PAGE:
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    doesn't it get frustrating when not a single poster responds to one parroted talking point after another from you?.... you've made yourself completely irrelevant... well done...
  25. PatsFanInVa

    PatsFanInVa PatsFans.com Supporter PatsFans.com Supporter

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    Two points:

    1) short-term rates are not long-term rates, though you CAN get an eentsy-teentsy rate, with perfect credit.

    2) The problem is that risk is being overvalued now, just as it was undervalued in the past. So naturally, you can't GET that eentsy-teentsy rate; for those with perfect credit, this is party time. Re-fi, pocket a future value of 100, 200, 500K, depending on your current mortgage, size of home, etc.

    3) This is a reflection of the market. Value is what you can get for something. The phrases "overvalued" and "undervalued" means "over time, by our best guesses." It's probably true, looking ahead, that rates are "too" low for value over time, and that creditworthiness is being evaluated too stringently (i.e., risk is "overvalued.)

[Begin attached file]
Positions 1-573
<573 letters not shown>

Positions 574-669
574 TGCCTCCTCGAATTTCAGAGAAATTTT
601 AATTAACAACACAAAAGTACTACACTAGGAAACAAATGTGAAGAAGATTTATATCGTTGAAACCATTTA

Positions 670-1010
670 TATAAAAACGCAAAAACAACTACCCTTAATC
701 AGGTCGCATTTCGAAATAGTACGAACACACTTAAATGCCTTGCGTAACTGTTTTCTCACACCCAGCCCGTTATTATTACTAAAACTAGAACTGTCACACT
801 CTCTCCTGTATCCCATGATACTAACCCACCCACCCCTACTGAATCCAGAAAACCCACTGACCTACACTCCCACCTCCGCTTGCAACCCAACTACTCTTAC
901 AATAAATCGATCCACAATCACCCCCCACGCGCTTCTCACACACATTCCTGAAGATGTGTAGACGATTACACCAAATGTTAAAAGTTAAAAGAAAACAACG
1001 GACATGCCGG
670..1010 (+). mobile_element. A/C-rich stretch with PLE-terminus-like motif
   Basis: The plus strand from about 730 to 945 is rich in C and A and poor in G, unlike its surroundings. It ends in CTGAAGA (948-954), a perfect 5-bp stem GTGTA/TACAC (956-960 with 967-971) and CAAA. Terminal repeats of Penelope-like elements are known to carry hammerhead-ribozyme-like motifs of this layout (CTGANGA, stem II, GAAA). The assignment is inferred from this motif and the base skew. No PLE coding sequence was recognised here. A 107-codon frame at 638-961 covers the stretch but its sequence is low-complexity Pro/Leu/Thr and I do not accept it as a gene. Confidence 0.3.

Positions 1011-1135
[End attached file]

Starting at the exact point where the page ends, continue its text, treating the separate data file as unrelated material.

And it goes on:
But:

    3a) There is no proof that "normal" ever comes back. It is a matter of our collective faith. The only certainty is that we'll buy clothes and food (those who can.)

    3b) Even with the overwhelming likelihood that "normal" returns, it could be a long, long time... so a company that does not want to take the hits along the way, which can not grow an investment if it lends, and which sees us all as teetering on the brink, is not likely to lend anyway.

    Possible (isolated) solution:

    1) Government guarantees mortgages in one or another or many sectors
    2) Government mandates lending at cut rates to homeowners (i.e., the previously mentioned "they should cut the rates")
    3) Government clarifies to homeowners if they default, they are on the hook forever -- just like with the IRS. Government holds that bad debt but it does not just go away.

    So if you have moderate credit, say 600-700, government can guarantee that 4% rate that only immaculate credit-holders can get. If you are in a house and underwater (i.e., you have negative equity, AKA no collateral to re-fi,) government essentially "vouches" for you. This is perfect for people who are NOT behind on their mortgages but will be in 2, 5, 10 years, as this economy unfolds.

    Talk among yourselves. I don't necessarily advocate this specific step, and most attention is to stopping the bleeding of jobs and foreclosures at the point of impact, i.e., people at immediate risk.

    One wonders, however, whether there is not wisdom in getting ahead of some of this.

    PFnV